According to the present invention, the MIC substrates may be employed in microwave integrated circuits produced using both lumped circuitry and distributed circuitry. MIC substrates produced for use in distributed circuitry may be produced in any suitable form including microstrip, slotted microstrip, slotline, coplanar guide and suspended-substrate transmission line. The microstrip is the most commonly used type of substrate in the manufacture of hybrid microwave integrated circuits because it is a planar open structure which allows for easy attachment of active devices and because it is compatible with conventional fabrication techniques and can provide a range of impedances. Since, the microstrip is the most commonly used substrate, for the purposes of describing the present invention, the manufacture of a microstrip substrate will be disclosed in detail. It is, however, understood that the present invention is not so limited and includes the manufacture of any metallized substrate including MIC substrates wherein a metal conductor is applied to an insulating substrate material.

According to the present invention, a microstrip substrate comprises a dielectric substrate, a conductor line comprising a conductive metal material on the top surface thereof and a ground plane also comprising a conductive metal material on the bottom surface thereof. The dielectric substrate comprises an insulating material such as 99.6 percent polished alumina. Some desirable characteristics of materials for use as the dielectric substrate are low dielectric loss, good adherence of metal conductors, polished surfaces for the prevention of high signal losses, high uniformity of composition and maintenance of mechanical integrity during processing. To form the microstrip substrate a metallo organic composition comprising at least one metal resinate, at least one base metal resinate, at least one film forming resinate and a medium is screen printed or sprayed onto both the top and bottom surfaces of the insulating base material.

As defined herein, a precious metal resinate are those containing metals which primarily act as the conductor in the metal film after curing, whereas base metal resinates are those resinates wherein the metal oxidizes upon curing. The base metal resinates act primarily as adhesion promoters and are necessary for the proper adherence of the conductor layer to the dielectric substrate. The selection of the proper base metal resinates, especially when a conductor is to be electroplated thereon, is important since it has been found that certain base metal resinates such as bismuth, tin and chromium will dissolve in an acid based plating bath thus voiding the metallized layer of its adhesion properties. The film forming resinates are those resinates which promote the formation of a film onto the surface on which the composition is applied.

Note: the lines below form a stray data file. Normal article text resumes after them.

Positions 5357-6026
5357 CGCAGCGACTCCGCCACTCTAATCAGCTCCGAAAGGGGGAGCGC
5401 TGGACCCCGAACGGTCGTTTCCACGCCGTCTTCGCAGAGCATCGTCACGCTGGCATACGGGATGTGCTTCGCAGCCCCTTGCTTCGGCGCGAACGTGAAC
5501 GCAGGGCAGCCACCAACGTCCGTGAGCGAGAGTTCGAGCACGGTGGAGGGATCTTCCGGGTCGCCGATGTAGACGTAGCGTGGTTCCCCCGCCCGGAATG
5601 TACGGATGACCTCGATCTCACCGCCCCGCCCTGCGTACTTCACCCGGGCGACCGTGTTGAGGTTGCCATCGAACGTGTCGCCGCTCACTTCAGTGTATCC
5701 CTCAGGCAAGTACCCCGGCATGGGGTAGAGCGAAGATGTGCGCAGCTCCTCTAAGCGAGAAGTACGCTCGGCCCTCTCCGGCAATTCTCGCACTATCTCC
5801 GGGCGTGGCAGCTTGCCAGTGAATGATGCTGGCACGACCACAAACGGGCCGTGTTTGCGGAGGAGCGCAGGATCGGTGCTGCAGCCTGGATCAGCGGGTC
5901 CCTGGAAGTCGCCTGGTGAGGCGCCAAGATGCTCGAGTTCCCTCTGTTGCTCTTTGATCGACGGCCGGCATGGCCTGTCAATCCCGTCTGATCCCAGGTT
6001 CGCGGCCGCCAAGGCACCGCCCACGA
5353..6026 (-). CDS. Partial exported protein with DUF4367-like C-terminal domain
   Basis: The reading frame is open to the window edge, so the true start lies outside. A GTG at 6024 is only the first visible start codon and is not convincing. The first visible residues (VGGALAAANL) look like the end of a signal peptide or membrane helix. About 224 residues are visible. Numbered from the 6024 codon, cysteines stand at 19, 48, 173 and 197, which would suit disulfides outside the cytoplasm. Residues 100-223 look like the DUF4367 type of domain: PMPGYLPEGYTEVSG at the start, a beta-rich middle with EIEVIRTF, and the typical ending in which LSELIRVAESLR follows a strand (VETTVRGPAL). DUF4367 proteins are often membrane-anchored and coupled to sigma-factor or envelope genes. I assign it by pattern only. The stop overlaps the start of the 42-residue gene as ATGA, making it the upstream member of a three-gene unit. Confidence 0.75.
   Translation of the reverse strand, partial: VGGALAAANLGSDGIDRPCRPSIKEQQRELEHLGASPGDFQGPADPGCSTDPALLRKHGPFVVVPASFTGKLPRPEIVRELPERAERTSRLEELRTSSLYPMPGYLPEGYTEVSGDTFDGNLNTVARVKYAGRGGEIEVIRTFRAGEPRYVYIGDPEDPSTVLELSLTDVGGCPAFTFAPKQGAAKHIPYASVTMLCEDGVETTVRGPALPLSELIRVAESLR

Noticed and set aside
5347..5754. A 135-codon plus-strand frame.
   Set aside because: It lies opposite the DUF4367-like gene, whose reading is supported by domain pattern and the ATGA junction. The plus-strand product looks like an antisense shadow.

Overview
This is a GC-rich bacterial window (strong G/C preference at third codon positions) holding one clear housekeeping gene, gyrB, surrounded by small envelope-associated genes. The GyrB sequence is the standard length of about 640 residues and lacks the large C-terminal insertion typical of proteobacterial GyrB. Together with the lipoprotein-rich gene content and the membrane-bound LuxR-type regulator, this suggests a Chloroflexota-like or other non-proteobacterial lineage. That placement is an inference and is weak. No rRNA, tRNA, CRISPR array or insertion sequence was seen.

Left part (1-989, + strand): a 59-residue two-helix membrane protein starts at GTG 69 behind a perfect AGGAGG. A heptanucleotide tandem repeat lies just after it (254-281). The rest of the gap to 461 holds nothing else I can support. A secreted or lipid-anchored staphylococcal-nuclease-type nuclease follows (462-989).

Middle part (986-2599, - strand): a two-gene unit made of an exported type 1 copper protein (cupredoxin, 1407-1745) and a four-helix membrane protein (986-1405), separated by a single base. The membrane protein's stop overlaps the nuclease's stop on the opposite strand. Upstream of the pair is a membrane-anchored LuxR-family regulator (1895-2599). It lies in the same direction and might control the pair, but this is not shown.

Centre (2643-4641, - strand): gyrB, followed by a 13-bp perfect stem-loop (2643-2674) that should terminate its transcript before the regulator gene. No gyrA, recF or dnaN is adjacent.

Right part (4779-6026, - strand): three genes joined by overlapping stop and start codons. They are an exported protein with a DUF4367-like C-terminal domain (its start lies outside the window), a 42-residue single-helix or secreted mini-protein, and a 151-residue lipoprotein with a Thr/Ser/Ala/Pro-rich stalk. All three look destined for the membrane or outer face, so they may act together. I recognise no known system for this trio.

Metallo organic resinates according to the present invention are compounds comprising a central metal ion linked to ligands, such as organic and inorganic molecules through a hetero atom bridge. The resinates include both naturally ocurring resinates (rosin) and synthetic resinates such as carboxylates, mercaptides and alcoholates.

The layer of metallo-organic material is then dried and heat cured, burning off the organics and leaving a metal film. This metal layer is conductive and acts as an adhesion layer for a conductive layer which is then built onto the adhesion layer. This is accomplished by applying a conductive material onto both the top and bottom surfaces of the substrate by a suitable method including screen printing and electroplating so that the overall thickness of the conductive layer and metallo organic adhesion layer is about 2μ to 40μ, and more preferably about 4μ to 16μ.